Meet Shantanu Shukla of the Genome Sciences and Technology Program, a joint initiative between the University of Tennessee, Knoxville (UTK) and Oak Ridge National Laboratory (ORNL). He is a graduate research assistant working towards his Ph.D. under the supervision of Dr. Dean Myles in the Neutron Diffraction Group at the Spallation Neutron Source (SNS) in ORNL. Shantanu is presently training at our annual course on X-Ray Methods in Structural Biology – his first course at CSHL.
What are your research interests? What are you working on?
I am investigating the selective substrate translocation across bacterial membranes facilitated by primary and secondary transporter proteins.
How did you decide to make this the focus of your research?
In March 2016, I met Dr. Matthew Cuneo, a very talented and dynamic beamline scientist, who first introduced me to the regulation of substrate transport across bacterial inner membrane. I have since been interested in understanding the membrane channels and transporters in bacteria for improving their druggability. Dr. Myles and Dr. Cuneo suggested that I investigate specificity versus affinity profiles of these selective transport systems (especially of their periplasmic binding proteins) which then motivated me to further investigate the role of both structure and dynamics in selective substrate binding and transport across bacterial inner membrane.
How did your scientific journey begin?
Darwin’s theory of evolution based on natural selection has had a profound impact on me and my scientific career. I was in 8th grade when I first read about the adventures of Charles Darwin onboard HMS Beagle and his postulation of the theory of evolution. That same year, as part of my summer science project, I cataloged different species of birds found around the old colonial-era town of Jamalpur in India and couldn’t help but notice how evolution shaped speciation in birds. I then realized that what is postulated as a hypothesis can be tested and confirmed in science. Since that day, both bird watching and science have become personal passions.
Was there something specific about the X-Ray Methods in Structural Biology course that drew you to apply?
As someone with no or limited knowledge of X-ray diffraction, the fact that this training program encourages students in my situation to apply was the strongest reason for my application. Additionally, the focus on lab training is another strong point of this training program that attracted me. Plus, this course brings in the most experienced instructors -- some of who are pioneers of their fields -- to teach crystallography.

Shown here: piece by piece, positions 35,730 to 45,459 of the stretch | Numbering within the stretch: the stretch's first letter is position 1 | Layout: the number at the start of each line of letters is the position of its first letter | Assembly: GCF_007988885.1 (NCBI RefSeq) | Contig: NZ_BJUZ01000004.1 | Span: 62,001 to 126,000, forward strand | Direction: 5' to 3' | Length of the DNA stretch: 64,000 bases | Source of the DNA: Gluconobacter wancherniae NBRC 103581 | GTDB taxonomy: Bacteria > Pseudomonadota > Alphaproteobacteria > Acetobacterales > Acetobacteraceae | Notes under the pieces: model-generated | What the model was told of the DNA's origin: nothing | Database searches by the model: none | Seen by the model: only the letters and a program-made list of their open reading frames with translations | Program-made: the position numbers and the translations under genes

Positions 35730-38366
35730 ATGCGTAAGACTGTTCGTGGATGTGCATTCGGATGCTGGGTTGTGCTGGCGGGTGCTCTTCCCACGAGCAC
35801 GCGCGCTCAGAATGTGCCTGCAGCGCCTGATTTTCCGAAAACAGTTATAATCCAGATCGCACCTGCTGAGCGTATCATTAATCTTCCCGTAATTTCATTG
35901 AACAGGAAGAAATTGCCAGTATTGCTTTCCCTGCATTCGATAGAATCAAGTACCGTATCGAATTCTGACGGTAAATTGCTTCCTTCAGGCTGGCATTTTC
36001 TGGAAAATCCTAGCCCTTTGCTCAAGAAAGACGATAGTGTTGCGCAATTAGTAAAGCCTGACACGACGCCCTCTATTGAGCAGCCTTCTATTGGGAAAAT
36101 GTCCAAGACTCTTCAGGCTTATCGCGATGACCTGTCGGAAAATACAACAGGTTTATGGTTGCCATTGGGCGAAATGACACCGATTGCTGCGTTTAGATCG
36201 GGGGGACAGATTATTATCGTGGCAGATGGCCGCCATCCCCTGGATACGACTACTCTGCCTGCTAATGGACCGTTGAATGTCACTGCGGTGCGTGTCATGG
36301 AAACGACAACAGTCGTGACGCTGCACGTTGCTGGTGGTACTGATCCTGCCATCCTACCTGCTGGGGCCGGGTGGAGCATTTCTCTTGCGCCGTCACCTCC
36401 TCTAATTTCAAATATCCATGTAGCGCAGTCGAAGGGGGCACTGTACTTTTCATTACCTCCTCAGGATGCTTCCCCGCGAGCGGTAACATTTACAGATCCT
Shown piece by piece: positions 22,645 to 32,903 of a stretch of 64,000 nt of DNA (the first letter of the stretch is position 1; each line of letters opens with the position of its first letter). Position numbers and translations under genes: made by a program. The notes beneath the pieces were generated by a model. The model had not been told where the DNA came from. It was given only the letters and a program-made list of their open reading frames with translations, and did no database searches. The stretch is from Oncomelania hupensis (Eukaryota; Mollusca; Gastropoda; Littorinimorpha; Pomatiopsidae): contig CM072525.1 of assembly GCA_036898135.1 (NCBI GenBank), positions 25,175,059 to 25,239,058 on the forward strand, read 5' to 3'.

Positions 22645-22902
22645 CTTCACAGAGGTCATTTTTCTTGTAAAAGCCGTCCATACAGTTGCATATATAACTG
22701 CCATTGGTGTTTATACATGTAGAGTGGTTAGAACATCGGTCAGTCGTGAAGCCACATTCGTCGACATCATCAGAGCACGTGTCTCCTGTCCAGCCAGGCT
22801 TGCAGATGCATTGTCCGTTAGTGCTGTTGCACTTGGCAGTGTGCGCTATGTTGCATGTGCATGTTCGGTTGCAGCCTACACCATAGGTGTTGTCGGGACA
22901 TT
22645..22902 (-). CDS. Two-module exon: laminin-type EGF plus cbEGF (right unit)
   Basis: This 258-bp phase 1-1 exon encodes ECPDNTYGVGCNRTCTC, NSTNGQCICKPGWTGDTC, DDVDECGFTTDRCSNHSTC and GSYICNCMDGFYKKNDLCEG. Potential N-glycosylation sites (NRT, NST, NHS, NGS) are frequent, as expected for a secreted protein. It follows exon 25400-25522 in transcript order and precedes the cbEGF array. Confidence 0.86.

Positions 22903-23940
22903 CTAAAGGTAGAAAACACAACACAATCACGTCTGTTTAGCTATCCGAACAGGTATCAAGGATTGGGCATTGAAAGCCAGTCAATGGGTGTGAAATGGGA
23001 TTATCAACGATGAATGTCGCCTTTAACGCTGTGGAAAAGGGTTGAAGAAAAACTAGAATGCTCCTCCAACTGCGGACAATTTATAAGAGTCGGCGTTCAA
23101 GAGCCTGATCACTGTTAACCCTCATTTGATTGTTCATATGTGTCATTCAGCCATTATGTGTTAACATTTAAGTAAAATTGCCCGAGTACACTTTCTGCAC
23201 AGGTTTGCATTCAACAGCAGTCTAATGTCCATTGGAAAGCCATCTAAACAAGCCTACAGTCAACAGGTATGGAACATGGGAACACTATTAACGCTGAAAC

What and/or how will you apply what you've learned from the course to your work?
At SNS, we are focused on determining positions of hydrogens in protein structures, which account for around half of the total atoms in a system. Both X-ray and neutron crystallography require growth of high-quality protein crystals, but the crystals required for neutron analysis are much larger (x1000-fold). The first step to solving any neutron structure is to collect X-ray data on the same system and then jointly refine the X-ray data with the neutron diffraction data to get a complete density of individual atoms. X-ray crystallography is, therefore, the stepping stone to neutron crystallography. To this end, I will use the knowledge gained at this course towards crystallization, diffraction data collection, and data refinement of protein structures in my lab.
What is your key takeaway from the course?
My key takeaway from this course is that even in this era of fast computers and robustly automated algorithms, there is still a need to train good crystallographers. Macromolecular structure determination is not a trivial task and a clear understanding of the theoretical background is often a key determinant of the success or failure of any crystallographic project.
How many CSHL courses have you attended?
This is my first CSHL meeting, but I would definitely look forward to attending more: the Cryo-Electron Microscopy course looks very interesting.
If someone curious in attending this course asked you for feedback or advice on it, what would you tell him/her?
I would encourage them to apply for this course – even if they have limited X-ray crystallography experience (as was my case). I would share with them my own experience so that they feel equally motivated to apply for this program. I would also tell them about how the productive interactions I have had with the instructors and fellow course participants has positively changed my approach towards my own research.
What do you like most about your time at CSHL?
It is a privilege for me to attend this course; and it is not just the course itself but also the whole atmosphere -- it is so energizing around here. Also, the sheer beauty of this place is unmistakable and will be difficult to leave at the end of the course.
Shantanu received a scholarship from the National Institute of General Medical Sciences (NIGMS) to cover a portion of his course tuition. On behalf of Shantanu, thank you to the NIGMS for supporting and enabling our young scientists to attend a CSHL course where they expand their skills, knowledge, and network.
Thank you to Shantanu for being this week's featured visitor. To meet other featured scientists - and discover the wide range of science that takes part in a CSHL meeting or course - go here.